September 5, 2010 in Features

How adults handle economic hardship can indelibly mark children

 
Christopher Anderson photo

After graduating from the University of Idaho in 2008, Emily Rawls encountered an economy with few jobs and few opportunities for the immediate future.
(Full-size photo)

Emily Rawls, 24, started at the University of Idaho in 2004, and her major and minor – interior design and architecture – matched a marketplace need.

Housing was boom town.

By the time Rawls finished her degree in May 2008, the boom had bust. She landed some design work in Spokane, but those jobs went away as the economy worsened.

In December 2009, she sent out more than 100 resumes to Northwest architecture and design firms.

“I applied to every architecture firm in Portland,” Rawls said. “One told me to call back in 2011.”

She moved into her parents’ home, remained on their health insurance and looked for work in other fields.

“I had no other choice,” she said.

Job news is dismal this Labor Day weekend. Amid double-dip recession fears, the unemployment rate continues its flirt with 10 percent.

This protracted recession has the potential to change forever the career paths of young adults like Rawls. For children, it has the potential to undermine their success in school and later, in the workplace.

But the way adults handle this economic downturn, and explain it to their children, can make all the difference.

“Help your kids know that something went wrong with the system, and you intend to help fix it,” advises Stephanie Coontz of the national Council on Contemporary Families.

“When kids get the message that you can change something, nothing is too hard to take. It’s when they get the message that you can’t change something, that you are victims, that’s what creates the self-fulfilling prophecy.”

The bad news

Coontz, who teaches history and family studies at The Evergreen State College in Olympia, examined 45 statistical studies, academic articles and other reports on what happens to families during and after economic recessions.

Last spring, she and fellow researcher Valerie Adrian presented their findings at the Council on Contemporary Families’ annual conference in Illinois.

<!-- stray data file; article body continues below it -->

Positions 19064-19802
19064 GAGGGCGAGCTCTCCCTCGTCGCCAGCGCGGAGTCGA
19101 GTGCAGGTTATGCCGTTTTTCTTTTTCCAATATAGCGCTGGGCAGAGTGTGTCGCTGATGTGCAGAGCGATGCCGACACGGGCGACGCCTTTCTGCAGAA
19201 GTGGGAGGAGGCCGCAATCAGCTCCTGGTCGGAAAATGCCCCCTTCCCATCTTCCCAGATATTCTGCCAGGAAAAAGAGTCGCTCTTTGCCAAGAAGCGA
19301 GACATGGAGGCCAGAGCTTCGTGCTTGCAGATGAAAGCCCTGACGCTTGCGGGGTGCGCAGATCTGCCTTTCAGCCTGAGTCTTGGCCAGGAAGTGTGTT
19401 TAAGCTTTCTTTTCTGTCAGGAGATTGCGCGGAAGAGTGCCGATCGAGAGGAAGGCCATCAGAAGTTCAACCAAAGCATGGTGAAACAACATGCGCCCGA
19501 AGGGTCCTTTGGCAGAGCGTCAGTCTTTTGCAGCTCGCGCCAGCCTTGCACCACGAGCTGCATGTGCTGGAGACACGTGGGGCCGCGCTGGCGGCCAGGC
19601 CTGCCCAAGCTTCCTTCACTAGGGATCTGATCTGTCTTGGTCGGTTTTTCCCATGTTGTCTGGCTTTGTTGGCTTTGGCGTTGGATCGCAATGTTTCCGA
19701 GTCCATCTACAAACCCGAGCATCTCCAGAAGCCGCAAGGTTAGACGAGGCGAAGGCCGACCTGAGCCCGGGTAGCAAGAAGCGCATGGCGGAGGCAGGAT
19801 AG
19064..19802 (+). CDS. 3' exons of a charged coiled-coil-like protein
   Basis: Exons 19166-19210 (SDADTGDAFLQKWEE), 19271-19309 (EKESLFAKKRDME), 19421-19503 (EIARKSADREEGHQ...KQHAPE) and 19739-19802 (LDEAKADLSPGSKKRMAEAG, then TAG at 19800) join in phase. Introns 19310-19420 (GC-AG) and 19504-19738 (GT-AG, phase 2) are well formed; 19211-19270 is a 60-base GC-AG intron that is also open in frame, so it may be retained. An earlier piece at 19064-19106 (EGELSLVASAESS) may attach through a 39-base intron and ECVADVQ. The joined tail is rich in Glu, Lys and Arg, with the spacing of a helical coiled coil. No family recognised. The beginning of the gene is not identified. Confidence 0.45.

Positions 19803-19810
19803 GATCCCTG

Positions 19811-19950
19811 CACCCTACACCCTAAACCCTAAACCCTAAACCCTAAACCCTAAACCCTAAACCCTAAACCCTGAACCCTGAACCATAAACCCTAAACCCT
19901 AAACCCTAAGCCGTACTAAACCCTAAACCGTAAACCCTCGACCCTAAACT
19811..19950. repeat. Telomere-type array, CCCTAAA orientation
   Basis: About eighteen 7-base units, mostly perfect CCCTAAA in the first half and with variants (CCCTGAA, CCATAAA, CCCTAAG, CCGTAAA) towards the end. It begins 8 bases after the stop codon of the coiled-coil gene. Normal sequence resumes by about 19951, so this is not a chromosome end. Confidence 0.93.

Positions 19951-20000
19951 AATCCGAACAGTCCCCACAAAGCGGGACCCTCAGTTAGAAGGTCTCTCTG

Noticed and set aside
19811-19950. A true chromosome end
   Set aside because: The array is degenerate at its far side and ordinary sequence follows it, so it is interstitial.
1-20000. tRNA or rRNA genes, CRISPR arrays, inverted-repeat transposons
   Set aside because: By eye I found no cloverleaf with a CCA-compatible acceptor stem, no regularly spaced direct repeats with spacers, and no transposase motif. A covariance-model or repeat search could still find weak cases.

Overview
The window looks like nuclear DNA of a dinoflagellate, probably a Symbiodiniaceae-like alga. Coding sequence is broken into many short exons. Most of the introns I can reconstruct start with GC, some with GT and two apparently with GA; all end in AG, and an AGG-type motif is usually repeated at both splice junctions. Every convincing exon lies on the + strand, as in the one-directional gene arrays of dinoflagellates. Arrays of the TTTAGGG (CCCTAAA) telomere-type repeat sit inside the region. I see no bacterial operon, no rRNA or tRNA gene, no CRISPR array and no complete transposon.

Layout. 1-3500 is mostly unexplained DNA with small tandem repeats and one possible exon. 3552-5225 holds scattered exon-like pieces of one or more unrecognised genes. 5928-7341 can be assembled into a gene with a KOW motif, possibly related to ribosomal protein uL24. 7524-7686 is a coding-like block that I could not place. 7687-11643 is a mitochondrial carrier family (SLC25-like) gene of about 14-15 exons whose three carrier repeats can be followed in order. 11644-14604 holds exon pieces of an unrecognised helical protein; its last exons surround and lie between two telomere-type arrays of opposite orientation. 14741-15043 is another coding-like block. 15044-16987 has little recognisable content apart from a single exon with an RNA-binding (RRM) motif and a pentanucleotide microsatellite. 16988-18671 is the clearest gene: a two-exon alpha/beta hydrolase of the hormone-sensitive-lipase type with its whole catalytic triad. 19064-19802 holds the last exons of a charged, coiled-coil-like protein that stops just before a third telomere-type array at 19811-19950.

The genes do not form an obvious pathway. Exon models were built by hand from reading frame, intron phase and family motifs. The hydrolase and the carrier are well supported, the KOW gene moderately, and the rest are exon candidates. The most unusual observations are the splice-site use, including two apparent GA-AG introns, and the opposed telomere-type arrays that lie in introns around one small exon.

They found bad news everywhere:

• Fathers who lose their jobs in recessions die younger than those steadily employed.

• Parents who lose their jobs often experience debilitating insomnia. They also report increased arguments with family and friends.

“Women admit to anxiety or depression, but men were more likely to report feeling ashamed most of the time,” Coontz reported.

• Mothers and fathers who keep jobs in recession can also experience increased health problems, depression and sleep difficulties. The reason? Pay cuts and fears of job loss.

• Children of unemployed parents are at risk academically.

“Parents who are depressed stop paying attention to the positive things, like helping with homework, and only pay attention to the negative,” Coontz said in a recent phone interview.

• Children who fall into poverty in recessions are three times as likely to be poor as adults. They are at increased risk for addiction and health problems, further limiting their work potential.

During the Great Depression, children suffered, too. Without unemployment benefits, some fathers killed themselves. Others abandoned their families.

But a couple years into the Depression, families, neighborhoods and government leaders united in the belief that they could emerge from economic despair by working together, Coontz said.

In this recession, she’s found that many people believe they can depend only on themselves.

“That’s a scary reaction,” she said. “It’s exactly the wrong lesson (for children). You cannot only depend on yourself.”

Some good news

Rawls realized to work in this economy, she’d have to set aside her designer dreams. Then, she set about finding a job, any job.

Young people entering the job market during a recession face several obstacles. It can take years for a recession-hired employee years to catch up, salary-wise.

“You start out at a disadvantage,” Coontz pointed out. “You accept less money. You get less money (in raises.) You tend to be nervous asking for more money.”

From a friend, Rawls heard that PAML, a regional medical lab, was hiring. She applied and, after two interviews, got a part-time job doing medical billing. After three months, she was hired for a full-time position.

She plans to move into her own place. She’ll have her own medical benefits.

“PAML is a great company,” she said. “I’m learning about doctors and illnesses and paperwork. Ultimately, I want to do interior design, but I’m going to run with what I’m doing now.”

Rawls works evenings at PAML, and hopes to work on freelance design projects during the day.

Coontz sees some good news amid the bad. Workers hired in recessions will likely possess more gratitude and greater flexibility and be less afraid of job changes.

“A recession can be a wake-up call that says, ‘OK, these things are not going to fall in my lap. But I’m not going to give up on my dreams. I may have to tweak my dream a bit. And it may take longer and harder work to get there,’ ” she said.

Though she loves – and appreciates – her current job, Rawls isn’t abandoning her college dreams. Someday, she hopes to design upscale hotels, where all around her she sees boom town again.


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